CHATTANOOGA, Tennessee — School administrators at the University of Tennessee Chattanooga, where the gunman in Thursday’s shooting spree was a student, are working with law enforcement as investigators try to determine what motivated him to attack two military facilities in this city.
The shooter, identified as Mohammad Youssuf Abdulazeez, 24, graduated from the university with a degree in electrical engineering in 2012, school officials confirmed to NBC News Friday.
They did not see signs in the shooter’s school record that would have indicated trouble, added Steven Angle, chancellor for the University of Tennessee Chattanooga.
“There’s nothing that we have in terms of information about his activities that would have raised a red flag,” Angle said. “But we’re fully cooperating with law enforcement in their investigation to make sure we can answer all and any questions that they raise.”
He said students and school officials are in disbelief about Thursday’s events.
“You wonder: Dow did he pick up this inclination?” Angle said. “How did he decide and when did he decide that he was going to pursue a violent path?”
Abdulazeez was killed after spraying gunfire at the entrance of a military recruiting center here Thursday morning, and then driving to a Navy-Marine reserve center seven miles away. There, he got out of his car and shot and killed four U.S. Marines and critically wounded a U.S. Navy sailor. Officials said a police officer was also wounded.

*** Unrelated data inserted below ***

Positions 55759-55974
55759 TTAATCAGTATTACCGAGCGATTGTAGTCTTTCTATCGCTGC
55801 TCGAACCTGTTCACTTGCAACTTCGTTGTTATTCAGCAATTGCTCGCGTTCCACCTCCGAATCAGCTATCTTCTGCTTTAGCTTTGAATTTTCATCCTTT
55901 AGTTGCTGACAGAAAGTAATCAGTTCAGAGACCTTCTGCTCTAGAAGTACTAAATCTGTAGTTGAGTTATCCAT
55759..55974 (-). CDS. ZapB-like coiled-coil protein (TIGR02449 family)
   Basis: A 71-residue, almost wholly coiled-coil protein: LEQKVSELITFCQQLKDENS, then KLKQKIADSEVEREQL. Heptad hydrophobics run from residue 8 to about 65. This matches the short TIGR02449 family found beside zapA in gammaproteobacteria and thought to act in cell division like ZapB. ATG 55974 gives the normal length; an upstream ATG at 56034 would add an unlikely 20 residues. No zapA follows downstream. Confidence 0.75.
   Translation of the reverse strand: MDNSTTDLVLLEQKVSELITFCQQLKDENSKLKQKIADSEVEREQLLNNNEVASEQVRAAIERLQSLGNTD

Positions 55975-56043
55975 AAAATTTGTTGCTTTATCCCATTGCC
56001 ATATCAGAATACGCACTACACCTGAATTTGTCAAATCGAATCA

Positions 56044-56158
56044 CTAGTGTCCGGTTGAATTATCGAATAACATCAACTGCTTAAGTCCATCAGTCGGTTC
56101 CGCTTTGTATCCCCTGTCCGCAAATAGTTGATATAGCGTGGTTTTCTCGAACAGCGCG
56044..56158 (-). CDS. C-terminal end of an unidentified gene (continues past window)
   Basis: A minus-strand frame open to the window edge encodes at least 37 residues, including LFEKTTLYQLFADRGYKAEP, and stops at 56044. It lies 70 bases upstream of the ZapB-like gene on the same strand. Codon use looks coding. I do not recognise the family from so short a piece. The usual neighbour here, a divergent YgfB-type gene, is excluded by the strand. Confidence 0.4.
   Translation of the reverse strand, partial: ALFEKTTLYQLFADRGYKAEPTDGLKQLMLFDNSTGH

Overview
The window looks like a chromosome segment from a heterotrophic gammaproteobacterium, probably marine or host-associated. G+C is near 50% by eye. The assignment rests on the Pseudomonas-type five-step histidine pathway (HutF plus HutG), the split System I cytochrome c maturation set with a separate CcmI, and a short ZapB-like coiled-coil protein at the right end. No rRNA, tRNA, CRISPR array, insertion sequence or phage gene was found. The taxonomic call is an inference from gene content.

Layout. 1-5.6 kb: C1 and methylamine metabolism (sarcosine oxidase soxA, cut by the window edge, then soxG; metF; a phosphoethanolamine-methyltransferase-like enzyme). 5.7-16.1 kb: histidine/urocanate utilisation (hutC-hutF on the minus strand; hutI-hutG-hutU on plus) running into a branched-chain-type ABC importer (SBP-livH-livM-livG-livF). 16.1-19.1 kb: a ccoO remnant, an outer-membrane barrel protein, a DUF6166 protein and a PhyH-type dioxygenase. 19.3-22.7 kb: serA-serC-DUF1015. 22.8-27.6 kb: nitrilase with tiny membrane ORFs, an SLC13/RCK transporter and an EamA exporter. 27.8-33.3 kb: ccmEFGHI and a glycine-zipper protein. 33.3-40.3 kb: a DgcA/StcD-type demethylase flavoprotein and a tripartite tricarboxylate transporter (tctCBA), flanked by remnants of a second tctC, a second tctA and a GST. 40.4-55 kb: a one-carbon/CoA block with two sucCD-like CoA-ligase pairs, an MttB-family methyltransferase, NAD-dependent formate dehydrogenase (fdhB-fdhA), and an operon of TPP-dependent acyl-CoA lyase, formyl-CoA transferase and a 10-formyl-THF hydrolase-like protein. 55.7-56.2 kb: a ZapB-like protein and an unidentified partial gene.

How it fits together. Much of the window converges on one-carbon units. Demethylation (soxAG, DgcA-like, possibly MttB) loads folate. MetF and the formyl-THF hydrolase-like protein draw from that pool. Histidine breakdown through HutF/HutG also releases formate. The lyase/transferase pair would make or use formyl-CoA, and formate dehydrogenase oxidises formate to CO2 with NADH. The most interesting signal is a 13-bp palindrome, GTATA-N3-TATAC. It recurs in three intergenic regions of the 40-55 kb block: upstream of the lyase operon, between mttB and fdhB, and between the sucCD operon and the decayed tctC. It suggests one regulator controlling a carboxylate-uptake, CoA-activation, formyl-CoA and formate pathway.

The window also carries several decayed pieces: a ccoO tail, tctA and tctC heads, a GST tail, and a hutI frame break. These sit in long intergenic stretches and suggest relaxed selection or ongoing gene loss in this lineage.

In a somber ceremony on the university’s campus Friday, a policeman lowered the flag to half-staff in honor of the shooting victims. A school official said the order came from Tennessee’s governor, Bill Haslam. The university is part of the state’s public university system.
Earlier Friday, Angle addressed a vigil organized by a student veterans’ organization. About 50 students gathered by the flag at 9 a.m. as the national anthem was sung and a small number of student veterans saluted.
Jeremy Bryson, 36, a co-chairman of the veterans’ organization, said the vigil “really touched my heart.”
“I enlisted at that same recruiting station on Lee Highway in 1997. That’s where I signed my papers,” Bryson said.
Bryson says he served three tours in Iraq before retiring on a medical discharge due to back problems and a reconstructed right ankle — the result, he says, of concussions and other damage from roadside bombs. He’s studying childhood development and education on a GI package.
“He had to come from somewhere and it just so happened to be my university,” Bryson said of the shooter. “I know my community, and I know my university. And that hatred was not bred here.”